gitfs - A FUSE File System

During my first employment at Indeed, I cloned every repository down to my machine. This approach worked for a while when the number of repositories was small. As the organization has grown, the solution quickly became unmanageable. While many people do not work across every repository, many are familiar with the pain of setting up a new machine. I wrote gitfs for a few reasons. First, to reduce the time spent setting up a new development environment. Second, to remove the need to figure out where all my projects need to be cloned. In this post, I discuss some challenges faced and lessons learned in writing my first file system.

Reflecting on Past Projects - JavaScript

Every now and then, a friend of mine reaches out and discuss previous projects we had worked on together. As we looked back at code, there was some obvious lessons that we took away from the project. In this post, I reflect on several JavaScript projects that I have worked on over the course of my career. In each project, I will try to provide:

  • technologies used and rough size of project
  • an overview of the project
  • a critique about the approach taken to manage the project
  • what I would’ve done differently

AWS Lambda - Handler Lifetime

While working at Dosh, I had pretty heavy exposure to managing NodeJS services running in AWS Lambda. During that time, I had learned a few things about the platform that can be leveraged when writing Lambda services. Some of these lessons may influence how you write services but can also give you some performance boosts. It’s important to note that some of the behaviors that I observed about AWS Lambda may not apply to other serverless technologies.

AWS Lambda - Local Development

While working at Dosh, I had pretty heavy exposure to managing NodeJS services running in AWS Lambda. During that time, I had learned a few things about the platform that can be leveraged when writing Lambda services. Some of these lessons may influence how you write services but can also give you some performance boosts. It’s important to note that some of the behaviors that I observed about AWS Lambda may not apply to other serverless technologies.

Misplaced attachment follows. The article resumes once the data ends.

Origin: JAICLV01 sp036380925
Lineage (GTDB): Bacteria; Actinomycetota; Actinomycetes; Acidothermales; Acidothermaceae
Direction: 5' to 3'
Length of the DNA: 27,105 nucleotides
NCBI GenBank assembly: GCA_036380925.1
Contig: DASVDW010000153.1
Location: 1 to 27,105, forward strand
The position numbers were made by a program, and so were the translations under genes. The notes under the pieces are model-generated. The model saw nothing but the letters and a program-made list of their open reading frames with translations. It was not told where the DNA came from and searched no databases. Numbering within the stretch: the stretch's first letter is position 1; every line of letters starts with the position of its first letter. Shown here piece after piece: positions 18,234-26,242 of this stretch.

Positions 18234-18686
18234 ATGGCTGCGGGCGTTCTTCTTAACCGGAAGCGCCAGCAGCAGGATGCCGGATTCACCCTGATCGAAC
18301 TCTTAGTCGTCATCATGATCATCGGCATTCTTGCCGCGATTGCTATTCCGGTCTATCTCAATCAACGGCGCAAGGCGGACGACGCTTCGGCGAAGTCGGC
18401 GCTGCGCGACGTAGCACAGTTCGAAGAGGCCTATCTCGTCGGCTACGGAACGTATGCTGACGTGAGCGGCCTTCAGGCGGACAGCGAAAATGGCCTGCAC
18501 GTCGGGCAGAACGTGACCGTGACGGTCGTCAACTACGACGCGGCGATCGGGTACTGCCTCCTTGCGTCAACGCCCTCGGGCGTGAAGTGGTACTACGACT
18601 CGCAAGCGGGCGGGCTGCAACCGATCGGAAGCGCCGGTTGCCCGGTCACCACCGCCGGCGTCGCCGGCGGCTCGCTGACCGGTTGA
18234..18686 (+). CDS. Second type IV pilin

NodeJS gRPC Code Reference

While working at Indeed, I did a fair amount with gRPC. I became rather familiar with the Java, Go, NodeJS, and python implementations. During my vacation between jobs, I decided to revisit one of my old projects and try to migrate it to using gRPC. By doing so, I would be able to support a larger variety of request types (streaming, non-streaming, etc). When I started to look for good NodeJS code samples or reference implementations, I was rather disappointed with what I found. Many of the ones I could get my hands on only demonstrated unary methods and not any of the streaming API’s. After a lot of time digging through source and a few implementations online, I finally assembled a good reference.

In this post, I only wanted to detail what the method calls look like on both ends of the wire. There are some additional best practices that should be taken into consideration, but I do not plan on covering those here.

Component Scanning Library Code

Component scanning packages can be both your best friend and worst nightmare. In this post, I will cover several bad practices when it comes to component scanning. In detailing a few of these anti-patterns, I will also offer a few better patterns that are much cleaner to use.

Delaying Asynchronous Message Processing

At Indeed, we always consider what’s best for the job seeker. When a job seeker applies for a job, we want them to have every opportunity to be hired. It is unacceptable for a job seeker to miss an employment opportunity because their application was waiting to be processed while the employer makes a hire. The team responsible for handling applies to jobs posted on Indeed maintains service level objectives (SLOs) for application processing time. We constantly consider better solutions for processing applications and scaling this system.

Spring Bean Method Invocation

In my day to day development, I spend a fair bit of time working with Spring since it offers a lot of scaffolding to get a project off the ground. At Indeed, I spent a fair bit of time upgrading us from Spring 3 to Spring 4 and came across many good uses of Spring and many bad ones too. In this Bad Practices series, I will talk about some of these bad practices, why they should be avoided, and what you can do instead.

Gracefully Degrading Functionality Using Status

In a previous blog post, we described how to use our Status library to create a robust health check for your applications. In this follow-up, we show how you can check and degrade your application during an outage by:

  • short-circuiting code paths of your application
  • removing a single application instance from a data center load balancer
  • removing an entire data center from rotation at the DNS level

Docker Machine DNS Resolution using Consul

Developers at Indeed have recently switched over to using docker for local development. Being one of the earlier adopters, I fell in love with the type of workflow that it enabled. It allowed me to create seamless environments between both my desktop and portable workstation. The tooling did this by allowing you to resolve container names as hosts in your web browser. For example, if I had a web application named indigo running on port 4000, I could go to http://indigo:4000 to access that application. After a few weeks of enjoying the simplicity of this development workflow, I craved a similar type of environment for some of the larger scale projects that I do at home. In this blog post, I will cover some of the basics that allowed me to enable this type of development.